I’m usually in front of most bandwagons. When I fall behind,
though, it generally takes me forever to catch up.
I guess that’s why I didn’t read Gillian Flynn’s Gone Girl
until this past weekend. And, before you ask, it’s not so I can go and see the
movie. I will eventually see the movie – but probably not until it’s out on
Blu-Ray or On Demand.
Anyway, back to the book. I kept hearing how well it was
written and how amazing the “twist” was, and I figured it sounded interesting.
So, I finally sat down and read it.
The first thing that jumped out at me was the fact that it
was overwritten. I mean way overwritten. I don’t think everything has to be
written in simplistic sentences – and I love the Terry Brooks and Stephen King
prose forms – but the inner-monologues (especially when it comes to Nick) just
go on and on – repeating things until I thought: I just can’t hear this one more
And I get why we’re not supposed to warm up to Nick at
first. He’s a suspect in his wife’s disappearance. There’s supposed to be
something “odd” about him. When I finally did get to the twist, it wasn’t a big
surprise. I was expecting more actually – which is why word-of-mouth phenomenon can backfire on readers and viewers.
And, while I don’t want to get into a debate about the ending
because I don’t want to ruin it for people, since I found the vast majority of
people in this book to be unlikeable, I will say I was fine with the ending.
While I didn’t dislike Gone Girl
, I certainly didn’t think
it was amazing either. It did get me thinking about the nature of a bandwagon, however.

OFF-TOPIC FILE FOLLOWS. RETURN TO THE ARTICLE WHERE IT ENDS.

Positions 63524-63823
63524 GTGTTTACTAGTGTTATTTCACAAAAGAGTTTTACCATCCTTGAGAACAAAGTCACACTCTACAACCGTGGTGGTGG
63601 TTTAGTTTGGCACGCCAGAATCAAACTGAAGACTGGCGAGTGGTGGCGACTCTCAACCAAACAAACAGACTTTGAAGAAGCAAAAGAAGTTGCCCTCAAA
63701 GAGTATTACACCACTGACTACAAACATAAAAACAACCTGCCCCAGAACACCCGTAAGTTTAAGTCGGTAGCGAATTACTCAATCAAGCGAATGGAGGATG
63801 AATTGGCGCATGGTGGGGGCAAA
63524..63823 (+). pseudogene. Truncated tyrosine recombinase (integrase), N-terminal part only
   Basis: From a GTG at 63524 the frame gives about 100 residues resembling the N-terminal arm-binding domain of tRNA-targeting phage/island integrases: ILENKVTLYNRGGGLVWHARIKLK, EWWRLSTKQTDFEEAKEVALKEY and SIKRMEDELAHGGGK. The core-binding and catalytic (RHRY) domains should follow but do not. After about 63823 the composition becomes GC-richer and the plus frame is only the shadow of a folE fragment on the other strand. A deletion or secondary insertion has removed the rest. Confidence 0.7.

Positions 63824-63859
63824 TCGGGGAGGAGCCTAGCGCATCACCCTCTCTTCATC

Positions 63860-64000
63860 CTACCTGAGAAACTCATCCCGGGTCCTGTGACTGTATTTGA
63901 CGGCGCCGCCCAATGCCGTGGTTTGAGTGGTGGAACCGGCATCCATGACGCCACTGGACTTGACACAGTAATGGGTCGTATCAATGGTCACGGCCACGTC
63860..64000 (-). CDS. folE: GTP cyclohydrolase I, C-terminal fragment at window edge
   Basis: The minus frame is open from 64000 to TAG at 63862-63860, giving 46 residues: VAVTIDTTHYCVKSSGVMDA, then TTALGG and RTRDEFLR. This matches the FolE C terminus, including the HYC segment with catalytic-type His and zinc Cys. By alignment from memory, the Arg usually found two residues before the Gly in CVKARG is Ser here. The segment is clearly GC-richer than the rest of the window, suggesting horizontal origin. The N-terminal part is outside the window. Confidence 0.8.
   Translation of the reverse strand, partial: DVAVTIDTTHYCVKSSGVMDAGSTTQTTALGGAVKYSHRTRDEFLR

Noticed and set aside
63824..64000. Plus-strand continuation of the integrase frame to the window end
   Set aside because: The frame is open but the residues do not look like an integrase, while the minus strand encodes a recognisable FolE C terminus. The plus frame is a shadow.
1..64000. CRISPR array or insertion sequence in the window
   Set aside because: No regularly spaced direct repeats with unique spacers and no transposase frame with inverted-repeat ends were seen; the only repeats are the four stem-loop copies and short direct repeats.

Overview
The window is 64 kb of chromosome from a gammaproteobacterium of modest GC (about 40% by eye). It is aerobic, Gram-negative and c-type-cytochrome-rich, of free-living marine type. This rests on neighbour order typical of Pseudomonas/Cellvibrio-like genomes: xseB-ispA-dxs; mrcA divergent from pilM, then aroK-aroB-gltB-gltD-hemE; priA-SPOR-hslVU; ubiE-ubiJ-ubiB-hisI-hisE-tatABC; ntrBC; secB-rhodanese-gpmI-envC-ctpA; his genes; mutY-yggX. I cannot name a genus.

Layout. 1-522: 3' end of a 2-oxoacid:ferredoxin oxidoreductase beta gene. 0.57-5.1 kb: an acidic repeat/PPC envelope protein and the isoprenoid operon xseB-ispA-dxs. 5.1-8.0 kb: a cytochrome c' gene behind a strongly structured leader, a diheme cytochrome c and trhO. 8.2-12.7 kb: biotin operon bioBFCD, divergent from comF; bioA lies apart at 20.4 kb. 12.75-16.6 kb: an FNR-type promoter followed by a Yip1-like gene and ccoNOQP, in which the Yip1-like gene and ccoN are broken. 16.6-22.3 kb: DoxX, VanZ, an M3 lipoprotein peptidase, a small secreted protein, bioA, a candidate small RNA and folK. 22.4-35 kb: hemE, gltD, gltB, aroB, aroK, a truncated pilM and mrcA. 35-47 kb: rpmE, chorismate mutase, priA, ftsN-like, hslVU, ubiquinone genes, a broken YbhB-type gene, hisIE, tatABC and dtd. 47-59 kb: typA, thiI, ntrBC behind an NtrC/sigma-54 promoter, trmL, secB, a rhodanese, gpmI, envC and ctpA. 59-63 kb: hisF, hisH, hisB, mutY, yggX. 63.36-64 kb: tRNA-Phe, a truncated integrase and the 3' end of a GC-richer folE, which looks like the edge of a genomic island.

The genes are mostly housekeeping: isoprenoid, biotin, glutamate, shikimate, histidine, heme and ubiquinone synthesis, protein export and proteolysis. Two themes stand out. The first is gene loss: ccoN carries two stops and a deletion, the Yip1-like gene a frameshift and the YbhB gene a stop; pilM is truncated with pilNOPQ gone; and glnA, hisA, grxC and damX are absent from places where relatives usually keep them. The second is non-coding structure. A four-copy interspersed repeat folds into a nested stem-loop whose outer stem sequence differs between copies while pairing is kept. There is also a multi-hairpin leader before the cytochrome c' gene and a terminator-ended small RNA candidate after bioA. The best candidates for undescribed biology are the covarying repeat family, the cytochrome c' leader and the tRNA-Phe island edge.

Sometimes, when you come to the party late, you find you
love what you’ve been missing. That happened to me with Buffy the Vampire
, Harry Potter
, and The Hunger Games
. I didn’t start watching Buffy until
late in the second season (and then never missed an episode). I didn’t start
reading Harry Potter until the fourth book hit shelves. And all three of The
books were out – and on top of best sellers lists for years – before I
finally took the plunge.
Oh, and I came to the Girl With the Dragon Tattoo
late – and I absolutely loved all three of those books.
On the flip side, when I caved to the Twilight
wanted to smack someone I hated the books (and especially Bella) so much. When
I sampled Divergent
, I wanted to smack someone again (talk about a terrible
ending – The Village
meets The Truman Show
anyone?) and this time I wanted to
smack them with the Sears Tower in Chicago. And, when I finally check out the
television show Grimm
I wanted to laugh (and not in a good way) because I found
it to be so poorly done.
Everyone has different tastes. I know that. Sometimes the
buildup helps a show or book, and
sometimes it hurts.
I have a feeling it hurt where Gone Girl
is concerned. It is
an interesting twist. I think the writing was decent – although obviously
padded – and I have real trouble believing anyone writes in their journal with
the amount of detail Amy used in the book (even a rampant narcissist and sociopath).
I just don’t think it was the be all and end all of modern
fiction like some people are suggesting. It was merely “interesting” to me. It was a decent character study.
I will, however, check out the movie down the line.
What do you think? What bandwagon have you jumped on that
you wish you could jump off?